June 3 - Twenty-two years after China's infamous Tiananmen Square crackdown, not much progress on political dissidents. Julie Noce reports.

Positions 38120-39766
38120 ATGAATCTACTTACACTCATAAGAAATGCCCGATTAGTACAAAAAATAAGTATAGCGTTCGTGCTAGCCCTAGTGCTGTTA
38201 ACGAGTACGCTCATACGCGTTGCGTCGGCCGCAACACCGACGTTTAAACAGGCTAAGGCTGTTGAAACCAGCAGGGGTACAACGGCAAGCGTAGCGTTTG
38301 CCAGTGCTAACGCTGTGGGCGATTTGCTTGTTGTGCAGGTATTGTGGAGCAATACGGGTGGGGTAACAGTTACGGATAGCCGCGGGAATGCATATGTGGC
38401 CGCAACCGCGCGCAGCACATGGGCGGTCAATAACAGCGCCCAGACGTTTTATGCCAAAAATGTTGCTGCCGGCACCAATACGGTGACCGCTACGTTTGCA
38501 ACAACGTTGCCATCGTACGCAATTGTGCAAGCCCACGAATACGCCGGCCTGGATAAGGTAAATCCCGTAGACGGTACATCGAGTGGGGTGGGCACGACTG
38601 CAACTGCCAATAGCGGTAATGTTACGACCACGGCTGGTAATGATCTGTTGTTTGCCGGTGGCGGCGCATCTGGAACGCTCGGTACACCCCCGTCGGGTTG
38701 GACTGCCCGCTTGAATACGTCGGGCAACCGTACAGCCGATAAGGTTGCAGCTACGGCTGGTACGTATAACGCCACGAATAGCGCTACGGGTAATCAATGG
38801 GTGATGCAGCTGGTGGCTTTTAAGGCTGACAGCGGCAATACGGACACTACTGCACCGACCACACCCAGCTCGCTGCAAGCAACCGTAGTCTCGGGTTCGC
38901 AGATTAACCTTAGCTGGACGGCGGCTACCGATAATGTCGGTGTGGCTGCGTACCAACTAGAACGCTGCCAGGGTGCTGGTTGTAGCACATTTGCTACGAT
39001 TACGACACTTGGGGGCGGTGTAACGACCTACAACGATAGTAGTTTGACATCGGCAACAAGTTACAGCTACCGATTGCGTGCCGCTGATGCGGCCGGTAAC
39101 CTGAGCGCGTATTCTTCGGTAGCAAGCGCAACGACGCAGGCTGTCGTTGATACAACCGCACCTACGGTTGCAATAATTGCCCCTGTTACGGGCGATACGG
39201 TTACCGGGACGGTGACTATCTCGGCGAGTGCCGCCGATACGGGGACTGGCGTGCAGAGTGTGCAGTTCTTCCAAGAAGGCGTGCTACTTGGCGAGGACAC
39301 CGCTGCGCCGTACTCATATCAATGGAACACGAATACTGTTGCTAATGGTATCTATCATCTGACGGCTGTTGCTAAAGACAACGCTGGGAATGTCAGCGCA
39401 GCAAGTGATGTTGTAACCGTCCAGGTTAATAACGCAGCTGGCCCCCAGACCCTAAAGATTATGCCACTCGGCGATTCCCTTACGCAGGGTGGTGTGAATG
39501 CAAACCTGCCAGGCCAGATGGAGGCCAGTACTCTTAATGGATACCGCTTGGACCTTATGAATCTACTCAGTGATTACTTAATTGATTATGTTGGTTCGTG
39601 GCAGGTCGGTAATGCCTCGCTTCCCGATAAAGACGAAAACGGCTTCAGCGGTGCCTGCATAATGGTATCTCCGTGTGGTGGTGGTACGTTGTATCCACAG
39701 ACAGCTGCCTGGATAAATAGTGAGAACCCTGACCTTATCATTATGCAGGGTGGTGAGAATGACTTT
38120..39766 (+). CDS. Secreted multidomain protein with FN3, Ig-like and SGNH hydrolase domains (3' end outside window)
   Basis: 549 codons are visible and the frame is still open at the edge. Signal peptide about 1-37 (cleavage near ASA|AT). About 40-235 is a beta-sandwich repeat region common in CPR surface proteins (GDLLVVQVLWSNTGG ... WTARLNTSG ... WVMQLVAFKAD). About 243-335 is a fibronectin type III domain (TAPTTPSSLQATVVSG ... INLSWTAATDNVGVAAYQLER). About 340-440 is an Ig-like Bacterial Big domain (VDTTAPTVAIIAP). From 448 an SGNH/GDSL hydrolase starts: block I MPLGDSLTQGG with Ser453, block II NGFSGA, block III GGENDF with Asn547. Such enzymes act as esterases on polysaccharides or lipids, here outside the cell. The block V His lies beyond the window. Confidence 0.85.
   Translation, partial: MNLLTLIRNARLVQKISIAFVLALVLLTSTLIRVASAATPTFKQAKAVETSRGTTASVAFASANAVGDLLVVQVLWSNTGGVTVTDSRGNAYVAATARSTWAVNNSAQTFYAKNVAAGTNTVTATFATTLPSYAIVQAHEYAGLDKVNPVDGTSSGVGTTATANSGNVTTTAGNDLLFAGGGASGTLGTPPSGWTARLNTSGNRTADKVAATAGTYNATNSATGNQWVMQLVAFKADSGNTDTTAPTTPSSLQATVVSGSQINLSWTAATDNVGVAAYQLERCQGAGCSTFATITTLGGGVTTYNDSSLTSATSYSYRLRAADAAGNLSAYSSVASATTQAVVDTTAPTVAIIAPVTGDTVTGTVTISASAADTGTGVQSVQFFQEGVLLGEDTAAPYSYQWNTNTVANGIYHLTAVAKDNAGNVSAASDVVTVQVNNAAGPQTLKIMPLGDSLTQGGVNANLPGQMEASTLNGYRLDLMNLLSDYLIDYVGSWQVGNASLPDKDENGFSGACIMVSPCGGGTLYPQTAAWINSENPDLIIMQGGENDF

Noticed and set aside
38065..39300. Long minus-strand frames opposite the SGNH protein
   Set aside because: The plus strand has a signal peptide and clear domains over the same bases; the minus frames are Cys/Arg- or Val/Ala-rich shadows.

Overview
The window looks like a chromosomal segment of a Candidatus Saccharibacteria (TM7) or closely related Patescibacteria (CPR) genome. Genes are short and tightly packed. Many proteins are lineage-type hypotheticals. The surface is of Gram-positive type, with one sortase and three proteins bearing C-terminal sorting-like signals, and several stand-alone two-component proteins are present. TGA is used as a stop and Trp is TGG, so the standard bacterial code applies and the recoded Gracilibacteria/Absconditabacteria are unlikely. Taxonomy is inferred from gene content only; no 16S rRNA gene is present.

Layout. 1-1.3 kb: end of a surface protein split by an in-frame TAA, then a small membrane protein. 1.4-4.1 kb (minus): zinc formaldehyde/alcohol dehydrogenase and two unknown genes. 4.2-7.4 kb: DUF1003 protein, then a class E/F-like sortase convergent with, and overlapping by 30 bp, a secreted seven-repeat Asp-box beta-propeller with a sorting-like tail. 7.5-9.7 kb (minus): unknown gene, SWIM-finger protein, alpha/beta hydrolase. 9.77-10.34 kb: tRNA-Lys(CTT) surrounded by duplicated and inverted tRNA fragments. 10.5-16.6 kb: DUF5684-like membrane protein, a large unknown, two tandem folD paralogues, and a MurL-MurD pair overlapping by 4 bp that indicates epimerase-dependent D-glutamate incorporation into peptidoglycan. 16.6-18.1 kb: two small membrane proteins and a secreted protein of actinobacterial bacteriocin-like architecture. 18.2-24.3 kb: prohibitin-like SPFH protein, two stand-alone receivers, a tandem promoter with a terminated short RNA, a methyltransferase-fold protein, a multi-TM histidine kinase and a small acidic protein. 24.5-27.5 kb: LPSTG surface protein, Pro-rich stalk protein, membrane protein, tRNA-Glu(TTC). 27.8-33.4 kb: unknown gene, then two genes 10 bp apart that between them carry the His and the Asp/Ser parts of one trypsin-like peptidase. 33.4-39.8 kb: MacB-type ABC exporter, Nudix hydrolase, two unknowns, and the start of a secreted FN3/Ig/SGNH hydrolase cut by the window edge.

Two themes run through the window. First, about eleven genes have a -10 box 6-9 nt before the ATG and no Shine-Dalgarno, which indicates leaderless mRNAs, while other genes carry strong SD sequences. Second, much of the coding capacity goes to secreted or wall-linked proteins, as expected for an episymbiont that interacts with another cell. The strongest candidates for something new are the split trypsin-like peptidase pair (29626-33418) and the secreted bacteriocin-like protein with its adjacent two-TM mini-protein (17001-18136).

EDIT CONTAINS 4:3 MATERIAL It's an iconic picture, a non-violent protester attempting to block Chinese military in the 1989 Tianamen Square incident. June 4th marks the 22nd anniversary of the bloody crackdown that brought international attention to China's questionable human rights record. When asked about China's current stance on political dissent, the government offers its standard response. (SOUNDBITE) (Mandarin) CHINESE FOREIGN MINISTRY SPOKESPERSON HONG LEI SAYING: "At present, Chinese citizens enjoy the best human rights status in the history of China and a wide range of political rights. Meanwhile, citizens should abide by the Chinese constitution and other regulations and carry out their legal rights within the framework of the law." But reality tells a different story. Inspired by the "Jasmine Revolution" across the Arab world, calls for similar protests in February were thwarted early and often. Last year's Nobel peace prize laureate Liu Xiaobo is currently in jail serving an 11-year sentence for subversion. And controversial artist Ai Weiwei has been detained since April -- he's being investigated for economic crimes. Twenty two years after Tianamen, China's pro-democracy movement still exists, but only on the fringe of society. Off the mainland in Hong Kong, a group of students are recreating the '89 hunger strikes and plan to go without food until the anniversary. (SOUNDBITE) (English) STUDENT TAKING PART IN HUNGER STRIKE SAMUEL LI SAYING: "We want to remind Hong Kong people they should not forget the June 4th massacre and they should come out to speak their voice and to press the Chinese government to change their political structure." But also this year, the 90th anniversary of the founding of China's Communist party. So, in a year of international upheaval and sensitive anniversaries, the voice of political dissent that was hushed 22 years ago will likely remain quiet today. Julie Noce, Reuters